"Diagnostic testing enables health providers to rapidly detect malaria and prescribe life-saving treatment," the release explained on Tuesday.
The release cited a report showing that in 2015, half of children (51 percent) seeking care for a fever at a public health facility in 22 sub-Saharan African nations received a diagnostic test compared with 29 percent in 2010.
According to available data, there was a five-fold increase in the percentage of women receiving the recommended three or more doses of sulfadoxine-pyrimethamine in 20 African countries, the release noted. Coverage reached 31 percent in 2015, up from 6 percent in 2010.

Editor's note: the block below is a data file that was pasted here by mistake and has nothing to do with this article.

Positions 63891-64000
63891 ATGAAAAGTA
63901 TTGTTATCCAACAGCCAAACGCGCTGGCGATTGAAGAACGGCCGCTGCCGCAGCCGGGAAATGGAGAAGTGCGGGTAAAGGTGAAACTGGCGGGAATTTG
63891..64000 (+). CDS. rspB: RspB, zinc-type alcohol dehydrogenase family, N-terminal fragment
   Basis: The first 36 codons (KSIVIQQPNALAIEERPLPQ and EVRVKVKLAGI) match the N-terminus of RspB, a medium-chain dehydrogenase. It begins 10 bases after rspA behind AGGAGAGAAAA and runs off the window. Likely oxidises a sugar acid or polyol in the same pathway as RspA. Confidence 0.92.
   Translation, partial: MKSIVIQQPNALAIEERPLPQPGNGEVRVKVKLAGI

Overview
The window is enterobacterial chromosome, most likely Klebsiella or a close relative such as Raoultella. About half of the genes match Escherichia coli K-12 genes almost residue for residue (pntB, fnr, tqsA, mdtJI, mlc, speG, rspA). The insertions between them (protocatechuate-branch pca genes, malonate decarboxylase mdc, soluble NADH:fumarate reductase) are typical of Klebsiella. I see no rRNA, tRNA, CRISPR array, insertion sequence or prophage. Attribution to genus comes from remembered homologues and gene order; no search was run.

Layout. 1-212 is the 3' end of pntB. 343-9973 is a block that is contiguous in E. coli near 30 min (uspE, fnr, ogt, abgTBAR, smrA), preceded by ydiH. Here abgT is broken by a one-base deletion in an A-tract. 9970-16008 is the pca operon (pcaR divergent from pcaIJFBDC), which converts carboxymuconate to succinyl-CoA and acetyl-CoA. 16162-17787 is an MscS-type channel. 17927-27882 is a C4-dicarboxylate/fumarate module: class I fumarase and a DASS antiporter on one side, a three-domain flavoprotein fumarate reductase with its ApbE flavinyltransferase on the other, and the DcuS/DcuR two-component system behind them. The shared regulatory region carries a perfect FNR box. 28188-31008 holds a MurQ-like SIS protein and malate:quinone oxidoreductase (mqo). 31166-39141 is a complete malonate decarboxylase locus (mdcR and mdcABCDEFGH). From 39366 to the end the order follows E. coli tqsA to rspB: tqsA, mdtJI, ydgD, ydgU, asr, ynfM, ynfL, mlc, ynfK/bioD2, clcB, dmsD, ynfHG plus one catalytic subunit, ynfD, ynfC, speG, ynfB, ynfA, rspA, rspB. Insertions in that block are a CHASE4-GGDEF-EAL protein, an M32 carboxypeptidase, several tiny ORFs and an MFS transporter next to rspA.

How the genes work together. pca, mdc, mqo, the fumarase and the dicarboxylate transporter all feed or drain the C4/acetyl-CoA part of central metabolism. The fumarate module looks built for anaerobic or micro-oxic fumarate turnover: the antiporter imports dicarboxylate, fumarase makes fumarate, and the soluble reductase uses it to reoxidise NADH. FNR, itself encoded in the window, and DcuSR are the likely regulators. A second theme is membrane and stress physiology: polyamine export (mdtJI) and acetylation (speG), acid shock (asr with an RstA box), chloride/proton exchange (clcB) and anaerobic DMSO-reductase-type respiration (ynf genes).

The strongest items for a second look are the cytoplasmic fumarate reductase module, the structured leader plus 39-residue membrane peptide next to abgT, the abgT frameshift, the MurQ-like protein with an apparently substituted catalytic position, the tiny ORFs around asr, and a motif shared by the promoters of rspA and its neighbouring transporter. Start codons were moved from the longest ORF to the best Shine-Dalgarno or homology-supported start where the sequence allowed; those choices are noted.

Treatment of pregnant women with the drug can prevent maternal and infant mortality, anemia and other adverse effects of malaria in pregnancy, the release explained.
The release also noted an increase in the use of insecticide-treated bed nets to protect against the mosquito-borne illness.
At the same time, the release warned that substantial gaps in anti-malaria programs remain, due in part to funding shortfalls and fragile health systems.